Two weeks after the attack on Charlie Hebdo offices in Paris, French President François Hollande used his address at the World Economic Forum to call on countries and corporations to work together in the fight against terrorism.
“It’s not just France that is affected; it is freedom, it is democracy, it is the ability to live together, it is the very foundation of our societies which find themselves under attack,” Hollande told Davos external linkdelegates. “All countries, wherever they are in the world, are vulnerable to terrorism. Every country needs to prepare.”
“This needs to be a global response shared between states and business, particularly the largest corporations,” he added.
Citing France’s military intervention in Mali, Hollande cautioned against letting conflict zones spiral out of control, using Lebanon and Syria as examples of hotspots that have attracted terrorist groups. “France will be on the frontline when it has to be. France cannot do everything, it cannot go alone. But where we can, we will lead by example,” the French president said.
Europe should tighten border controls and make better efforts to identify and track suspected terrorists, particularly by following internet traffic. Hollande called on large digital corporations to help identify and block dangerous websites.
And he urged the financial community to better control financial flows to crack down on the illicit sources of funding for terrorists.
In the aftermath of the Charlie Hebdo magazine attack that saw 12 people shot and killed, a policewoman was also shot dead and four more people were slain in a Jewish supermarket as France experienced three days of terror.
On Wednesday, France announced new measuresexternal link to boost its security infrastructure and combat terrorism. Security forces would be boosted by 2,500 in the next three years backed by €425 million (CHF420 million) in extra funding. Surveillance would be increased, including electronic eavesdropping.
“I believe that this investment is one that France has to make for itself, for Europe and for the world,” Hollande said. “We cannot claim to be a great nation if we are not capable of giving the world what it expects.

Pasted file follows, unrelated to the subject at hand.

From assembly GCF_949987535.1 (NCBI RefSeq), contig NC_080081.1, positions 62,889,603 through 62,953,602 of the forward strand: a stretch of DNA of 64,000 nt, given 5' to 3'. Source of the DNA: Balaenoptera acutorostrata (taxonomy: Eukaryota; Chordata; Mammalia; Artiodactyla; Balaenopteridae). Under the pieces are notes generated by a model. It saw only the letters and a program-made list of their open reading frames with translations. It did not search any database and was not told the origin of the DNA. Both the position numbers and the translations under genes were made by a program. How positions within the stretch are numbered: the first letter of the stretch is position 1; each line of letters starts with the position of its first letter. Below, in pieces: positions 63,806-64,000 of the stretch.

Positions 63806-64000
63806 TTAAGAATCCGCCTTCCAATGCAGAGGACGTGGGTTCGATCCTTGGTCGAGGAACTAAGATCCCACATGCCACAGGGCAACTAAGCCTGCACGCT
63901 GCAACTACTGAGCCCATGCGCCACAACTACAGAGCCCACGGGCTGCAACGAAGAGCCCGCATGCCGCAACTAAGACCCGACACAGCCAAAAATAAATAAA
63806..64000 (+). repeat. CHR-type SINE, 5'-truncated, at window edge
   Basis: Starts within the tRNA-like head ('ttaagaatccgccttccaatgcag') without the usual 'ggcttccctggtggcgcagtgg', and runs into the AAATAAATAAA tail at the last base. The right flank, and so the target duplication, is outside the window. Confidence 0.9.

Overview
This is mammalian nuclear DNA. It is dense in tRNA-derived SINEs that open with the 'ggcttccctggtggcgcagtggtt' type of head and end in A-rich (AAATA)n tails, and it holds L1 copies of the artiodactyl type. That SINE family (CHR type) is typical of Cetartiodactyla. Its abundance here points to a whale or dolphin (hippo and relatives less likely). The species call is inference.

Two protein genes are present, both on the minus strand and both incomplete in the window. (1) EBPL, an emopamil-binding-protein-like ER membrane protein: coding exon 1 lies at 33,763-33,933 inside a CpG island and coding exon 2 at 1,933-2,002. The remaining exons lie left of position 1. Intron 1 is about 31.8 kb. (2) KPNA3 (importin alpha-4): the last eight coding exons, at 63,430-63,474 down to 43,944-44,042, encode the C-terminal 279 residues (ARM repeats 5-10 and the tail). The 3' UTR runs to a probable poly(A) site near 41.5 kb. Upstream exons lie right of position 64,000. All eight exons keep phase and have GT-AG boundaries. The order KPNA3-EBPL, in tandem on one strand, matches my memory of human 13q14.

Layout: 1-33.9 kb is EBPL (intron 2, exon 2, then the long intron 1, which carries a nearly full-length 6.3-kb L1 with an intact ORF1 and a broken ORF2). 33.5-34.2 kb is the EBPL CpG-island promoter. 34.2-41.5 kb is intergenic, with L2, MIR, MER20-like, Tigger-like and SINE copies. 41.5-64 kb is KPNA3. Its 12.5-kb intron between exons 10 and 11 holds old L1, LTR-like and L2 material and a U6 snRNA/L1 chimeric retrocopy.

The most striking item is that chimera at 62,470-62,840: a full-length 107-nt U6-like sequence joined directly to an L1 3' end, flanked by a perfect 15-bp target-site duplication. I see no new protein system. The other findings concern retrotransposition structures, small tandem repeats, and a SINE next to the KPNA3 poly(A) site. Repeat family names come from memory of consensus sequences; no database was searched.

WEF had previously pledged to dedicate Friday to the fight against terrorism with United States Secretary of State John Kerryexternal link also addressing the same theme, calling terrorist violence “criminal anarchy, nihilism”.
“There are no grounds of history, religion, ideology, grievance, politics, economic disadvantage or personal ambition that will ever justify the murder of children, the kidnapping and rape of young girls or the slaughter of unarmed civilians,” Kerry told Davos.
“[These actions] must be opposed. With every fibre of our being they have to be stopped.”
But some representatives of civil society have been urging Davos delegates to also think about the root causes of some extremism: poverty, inequality and exclusion.
“What happened in Paris was all about marginalisation and social exclusion, but our knee-jerk tendency is to talk about combatting terrorism,” Lesley-Anne Knight, chief executive of the humanitarian NGO The Eldersexternal link, told swissinfo.ch in an interview last week. “This is xenophobia, nationalistic thinking and exclusion that will not take us forward very well.”
Hollande also used the Davos stage to demand action against climate change, which he called “the major challenge of the 21st century”. Paris will host the United Nations Climate Change Conference later this year in an effort to bring a global resolution to cutting carbon emissions.
“Paris needs to resolve in a binding global agreement that will map out an effective fight against climate change,” he said. “The time is past when human kind thought it could selfishly draw on inexhaustible resources. We know now that the world is not a commodity, it’s not a source of revenue. It’s our heritage.”
Hollande said that a Green Climate Fund, that currently has €10 billion in its coffers to help developing countries meet climate change objectives, would need to find at least another €90 billion by the end of June to be truly effective.